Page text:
Declaration (Marx, November 1859)

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Author(s) Karl Marx
Written 21 November 1859


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Source: Marx-Engels Collected Works, Volume 17, p. 8;
Published: in the supplement to the Allgemeine Zeitung, November 21, 1859.
Collection(s): Allgemeine Zeitung

Vogt, who knows the people he has to deal with, executed a very cunning manoeuvre when he shifted the source of the denunciation of himself from the so-called democratic camp into the socialist one. But I for my part have no interest in aiding and abetting this quid pro quo, and can therefore not permit Blind’s declarations in No. 313 of the Allgemeine Zeitung to go unanswered.

1. On May 9, on the platform of the Urquhart meeting, Blind communicated to me all the accusations against Vogt contained in the pamphlet Zur Warnung. He gave the same details to others, to Freiligrath, for instance. Given the complete identity of both style and substance between his verbal statement and the printed pamphlet, he was naturally regarded as its author de prime abord.

2. In the London Free Press of May 27, an anonymous article of Blind’s appeared with the title “The Grand Duke Constantine to be King of Hungary”, which in all essentials anticipated the pamphlet Zur Warnung. In that article Blind declared that he knew of liberals in Germany and democrats in London who had been offered “large bribes” on behalf of Bonapartist propaganda. While Vogt’s lawsuit was pending, I received a visit from Mr. D. Collet, the responsible editor of The Free Press, who asked me at Blind’s request to make no use of my knowledge concerning the authorship of the article in question. I replied to Mr. Collet — who found it quite appropriate — that I would not commit myself to anything but that my discretion in the matter would rather depend on Blind’s conduct.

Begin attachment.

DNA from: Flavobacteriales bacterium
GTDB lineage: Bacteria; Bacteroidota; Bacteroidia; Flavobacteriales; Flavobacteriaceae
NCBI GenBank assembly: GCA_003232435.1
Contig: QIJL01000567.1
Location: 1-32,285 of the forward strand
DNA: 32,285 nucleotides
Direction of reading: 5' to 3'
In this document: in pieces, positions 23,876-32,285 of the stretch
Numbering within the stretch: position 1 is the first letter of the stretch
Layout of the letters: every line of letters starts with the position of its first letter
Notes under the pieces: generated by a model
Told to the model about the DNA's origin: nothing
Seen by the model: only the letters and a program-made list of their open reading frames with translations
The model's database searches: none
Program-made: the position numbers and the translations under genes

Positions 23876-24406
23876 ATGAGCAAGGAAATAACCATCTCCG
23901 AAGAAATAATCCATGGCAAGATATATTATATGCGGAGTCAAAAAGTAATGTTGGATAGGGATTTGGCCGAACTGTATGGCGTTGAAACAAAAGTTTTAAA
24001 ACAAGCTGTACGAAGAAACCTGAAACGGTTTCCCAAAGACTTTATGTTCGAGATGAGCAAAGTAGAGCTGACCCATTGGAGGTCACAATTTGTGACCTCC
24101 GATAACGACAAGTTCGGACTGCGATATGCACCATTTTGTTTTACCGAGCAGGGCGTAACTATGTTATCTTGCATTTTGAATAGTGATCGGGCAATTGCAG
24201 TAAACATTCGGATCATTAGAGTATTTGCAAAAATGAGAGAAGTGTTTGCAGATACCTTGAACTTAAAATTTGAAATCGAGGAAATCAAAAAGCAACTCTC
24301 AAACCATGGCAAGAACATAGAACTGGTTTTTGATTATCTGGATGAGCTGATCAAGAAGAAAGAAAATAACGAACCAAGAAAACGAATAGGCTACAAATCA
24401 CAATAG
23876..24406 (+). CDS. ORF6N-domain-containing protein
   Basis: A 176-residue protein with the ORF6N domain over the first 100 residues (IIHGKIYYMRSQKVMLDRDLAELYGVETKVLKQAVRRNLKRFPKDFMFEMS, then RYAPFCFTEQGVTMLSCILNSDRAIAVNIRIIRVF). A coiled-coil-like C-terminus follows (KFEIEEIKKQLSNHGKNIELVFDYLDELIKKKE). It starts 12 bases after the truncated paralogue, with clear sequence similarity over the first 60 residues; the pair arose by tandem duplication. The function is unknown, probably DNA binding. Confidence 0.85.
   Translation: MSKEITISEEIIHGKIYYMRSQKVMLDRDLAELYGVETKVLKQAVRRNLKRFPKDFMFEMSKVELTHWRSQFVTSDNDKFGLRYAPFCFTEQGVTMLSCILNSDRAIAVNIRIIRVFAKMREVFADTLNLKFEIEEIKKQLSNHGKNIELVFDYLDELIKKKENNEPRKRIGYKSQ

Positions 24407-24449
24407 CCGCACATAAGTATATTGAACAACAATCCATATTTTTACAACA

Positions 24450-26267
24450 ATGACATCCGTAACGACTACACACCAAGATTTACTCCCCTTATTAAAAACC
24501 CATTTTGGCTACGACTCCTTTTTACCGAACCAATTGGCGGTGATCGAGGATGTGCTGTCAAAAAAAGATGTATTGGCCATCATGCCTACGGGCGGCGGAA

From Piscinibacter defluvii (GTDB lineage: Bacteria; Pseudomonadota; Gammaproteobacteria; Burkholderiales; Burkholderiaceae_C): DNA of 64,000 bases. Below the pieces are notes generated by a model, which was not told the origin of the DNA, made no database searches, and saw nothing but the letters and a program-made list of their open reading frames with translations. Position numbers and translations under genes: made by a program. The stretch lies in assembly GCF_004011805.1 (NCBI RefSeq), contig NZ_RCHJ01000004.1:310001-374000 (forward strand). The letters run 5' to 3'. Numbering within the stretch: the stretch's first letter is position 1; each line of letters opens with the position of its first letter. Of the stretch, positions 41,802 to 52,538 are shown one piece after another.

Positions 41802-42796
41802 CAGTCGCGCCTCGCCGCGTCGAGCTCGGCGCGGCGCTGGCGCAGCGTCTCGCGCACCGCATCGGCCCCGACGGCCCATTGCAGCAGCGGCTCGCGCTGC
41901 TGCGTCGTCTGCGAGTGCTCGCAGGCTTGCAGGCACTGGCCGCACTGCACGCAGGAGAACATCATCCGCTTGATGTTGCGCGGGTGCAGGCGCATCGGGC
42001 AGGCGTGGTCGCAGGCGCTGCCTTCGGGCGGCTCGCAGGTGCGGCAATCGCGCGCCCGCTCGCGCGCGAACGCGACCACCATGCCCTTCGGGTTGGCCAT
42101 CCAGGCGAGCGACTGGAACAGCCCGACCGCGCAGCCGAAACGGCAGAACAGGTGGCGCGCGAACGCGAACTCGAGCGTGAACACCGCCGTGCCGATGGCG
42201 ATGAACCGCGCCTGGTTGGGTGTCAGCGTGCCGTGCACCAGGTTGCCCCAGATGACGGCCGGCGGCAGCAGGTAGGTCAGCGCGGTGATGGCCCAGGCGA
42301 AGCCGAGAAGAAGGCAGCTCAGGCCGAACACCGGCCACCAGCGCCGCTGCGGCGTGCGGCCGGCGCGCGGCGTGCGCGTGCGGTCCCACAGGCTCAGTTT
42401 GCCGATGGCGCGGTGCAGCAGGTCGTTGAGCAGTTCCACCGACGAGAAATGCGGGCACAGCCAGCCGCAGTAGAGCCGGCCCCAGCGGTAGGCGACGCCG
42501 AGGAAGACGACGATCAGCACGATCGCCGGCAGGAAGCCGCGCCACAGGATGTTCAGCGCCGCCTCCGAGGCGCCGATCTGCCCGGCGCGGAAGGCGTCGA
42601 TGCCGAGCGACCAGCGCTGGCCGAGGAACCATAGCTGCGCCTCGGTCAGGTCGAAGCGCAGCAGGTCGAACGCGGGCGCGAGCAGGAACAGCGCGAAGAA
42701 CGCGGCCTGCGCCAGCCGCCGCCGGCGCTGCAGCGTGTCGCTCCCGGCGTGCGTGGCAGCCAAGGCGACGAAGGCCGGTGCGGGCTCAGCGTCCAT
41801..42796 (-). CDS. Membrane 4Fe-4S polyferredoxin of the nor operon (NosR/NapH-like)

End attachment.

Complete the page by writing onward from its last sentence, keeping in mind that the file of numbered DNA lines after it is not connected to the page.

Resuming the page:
3. Fidelio Hollinger’s declaration is simply ridiculous. Fidelio Hollinger is aware that he has formally infringed English law by publishing the pamphlet without declaring the place of publication. He himself therefore issues a testimonial stating that he did not commit the peccadillo in question. It so happened that the reprint in Das Volk was made from the type still standing in Hollinger’s print-shop. Thus even without the need to call witnesses. a simple comparison of the pamphlet and the reprint of it in Das Volk would be sufficient to prove to a court that the former “came from F. Hollinger’s print-shop”. The transfer of the trial from Augsburg to London would, in general, resolve the entire Blind-Vogt mystère.

Karl Marx
November 15, 1859

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Haverstock Hill, London